Part of it could be mid-semester slump, it's true. When I (and I'm sure pretty much every other student) am up to my eyeballs in things I have to do, it's easy to get overwhelmed and go into non-functioning mode. That's what happened last week, I think. Stress levels spiked, and I really didn't want to do much of anything, frankly. Two jobs, a full credit load, and outside stressors can do that to ya. Yep.
But I don't think that's the entire explanation for my lack of motivation in some of my classes nowadays. You see, I have come to realize the value of authentic learning tasks--things that actually matter in the real world, things that go above and beyond arbitrary things like essays that will get read once and thrown away, or worksheets that I'll probably never look at again. Lately I've been feeling stifled, mired down in minutia and unable to pull free and devote my time to things I actually care about. It gets frustrating. On my Facebook status the other day, I posted, "Sometimes I feel like college gets in the way of my education, and it irritates me." I think that's at the heart of my feelings of restlessness as of late.
Now, you might say that one person's minutia is another person's passion, and I get that. But I have little patience for arbitrary tasks that you can theoretically translate into some skill that you may use sometime in your life down the line. Grr. Why not do something meaningful NOW?? Why not devote our energies to real tasks while we're still in college, while we can take advantage of the enormous resources available to us while we're still at university? Why does doing all these little tasks really matter anyway?? Now, don't get me wrong--I'm not advocating slacking off and trying to get out of work. (If you know me, you would realize that that isn't the way I am at all.) I'm talking about taking a good hard look at your priorities and what you actually care about and saving your best self, your best time and energies, for those things and letting some of the other things go.
And guess what? Sometimes those "other things" can be homework assignments.
It's really difficult to properly elucidate this concept so that people don't misunderstand me. Homework is important, yes. I understand that there needs to be some sort of qualitative assessment of our learning, because that's the way the school system works, and you have to learn how to meet deadlines, yadda yadda yadda. Those things have their purpose, and that purpose is all well and good. But I would submit that sometimes these formal constructs we have for education can get in the way of learning about things we really care about and making our college education what we want it to be. There are so many things I would learn about and research more if I didn't have to jump through some of the hoops that come with traditionally structured college courses (long worksheets, for example...).
Some things I would do if I didn't have to do my homework:
- First, foremost, and overarching: Devote my best time and energies to answering my own questions and meeting my own learning outcomes that I've determined for myself. These are some of the things I have found myself particularly passionate about, and if I found the answers to these questions and learned nothing else, my education would be worthwhile.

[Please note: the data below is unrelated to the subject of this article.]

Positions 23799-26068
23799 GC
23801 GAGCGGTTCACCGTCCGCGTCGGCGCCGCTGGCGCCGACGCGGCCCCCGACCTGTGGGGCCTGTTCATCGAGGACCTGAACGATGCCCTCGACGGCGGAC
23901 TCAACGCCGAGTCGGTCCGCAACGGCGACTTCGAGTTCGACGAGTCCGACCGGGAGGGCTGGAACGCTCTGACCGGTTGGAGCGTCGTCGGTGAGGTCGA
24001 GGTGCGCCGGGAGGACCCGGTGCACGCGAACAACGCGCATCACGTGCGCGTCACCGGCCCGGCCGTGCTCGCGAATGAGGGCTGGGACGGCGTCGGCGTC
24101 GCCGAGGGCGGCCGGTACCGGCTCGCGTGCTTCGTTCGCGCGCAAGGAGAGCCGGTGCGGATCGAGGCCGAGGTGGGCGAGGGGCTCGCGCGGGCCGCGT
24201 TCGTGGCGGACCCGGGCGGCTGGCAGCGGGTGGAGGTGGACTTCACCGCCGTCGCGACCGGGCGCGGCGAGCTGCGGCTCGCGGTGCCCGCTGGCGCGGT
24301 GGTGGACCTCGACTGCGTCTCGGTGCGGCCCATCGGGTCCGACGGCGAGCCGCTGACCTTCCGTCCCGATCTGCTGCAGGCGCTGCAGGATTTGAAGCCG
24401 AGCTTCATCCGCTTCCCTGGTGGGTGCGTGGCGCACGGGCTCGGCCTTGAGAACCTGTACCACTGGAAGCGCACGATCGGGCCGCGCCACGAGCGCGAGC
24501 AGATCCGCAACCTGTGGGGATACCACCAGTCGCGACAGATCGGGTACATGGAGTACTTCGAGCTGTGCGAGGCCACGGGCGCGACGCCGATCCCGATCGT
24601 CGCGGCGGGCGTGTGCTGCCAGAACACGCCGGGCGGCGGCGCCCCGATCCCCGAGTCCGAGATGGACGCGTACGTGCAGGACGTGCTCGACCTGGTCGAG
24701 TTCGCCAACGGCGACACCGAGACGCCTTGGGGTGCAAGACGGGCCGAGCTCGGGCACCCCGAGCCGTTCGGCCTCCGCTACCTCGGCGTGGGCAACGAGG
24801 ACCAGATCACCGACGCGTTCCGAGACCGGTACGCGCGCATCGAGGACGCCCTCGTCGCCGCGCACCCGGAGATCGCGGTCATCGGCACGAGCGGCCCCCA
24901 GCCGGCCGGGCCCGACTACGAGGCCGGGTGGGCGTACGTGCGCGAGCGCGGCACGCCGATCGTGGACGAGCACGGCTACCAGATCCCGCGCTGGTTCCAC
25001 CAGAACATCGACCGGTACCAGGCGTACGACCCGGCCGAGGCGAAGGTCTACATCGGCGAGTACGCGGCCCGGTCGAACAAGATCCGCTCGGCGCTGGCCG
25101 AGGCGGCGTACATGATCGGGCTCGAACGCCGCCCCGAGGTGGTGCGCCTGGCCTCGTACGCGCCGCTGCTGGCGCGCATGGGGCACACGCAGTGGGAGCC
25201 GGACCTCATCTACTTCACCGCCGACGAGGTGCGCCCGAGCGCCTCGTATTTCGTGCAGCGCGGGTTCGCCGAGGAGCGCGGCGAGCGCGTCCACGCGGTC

- Read David A. Bednar's newest book, Increase in Learning, and a host of other titles I've had on my to-read list for the longest time.
- Devote more time and energies to my study of Carl Jung's theories and how they have bearing on the our culture. He's brilliant, and I think our psychologically splintered culture would do well to learn about his theories of individuation and wholeness.
- Read more Milton. Because he, my friends, is the man. Sometimes difficult to access, I'll admit, but he's the man nonetheless.
- Blog about my ideas (look at me being such a rebel right now--I'm blogging instead of writing an essay....)
- Research String Theory--who says English majors can't study modern physics? Some may think it preposterous for me to try to understand this theory given my background, but I'd love to try taking it on. Besides, it's just priceless to drop that term in a conversation and look at people's faces when they learn my major. I love throwing people off like that.
- Learn more about open education--it's the new frontier, people.
- Take the time to connect with other people via social media who are interested in the topics I care about. Learning in a vacuum does no good.
Recently I've been thinking that I want to be someone who brings important ideas, ideas that are more difficult to access, into the mainstream. Forget sitting on the sidelines, watching the big players do their thing--I want to be out there making my own shots and setting the world on fire. How exactly I want to do that, I don't know. But I do know that I need to break out of these traditional learning paradigms and re-evaluate my priorities a bit in order to find out.
Photo credit: photosteve101 on Flickr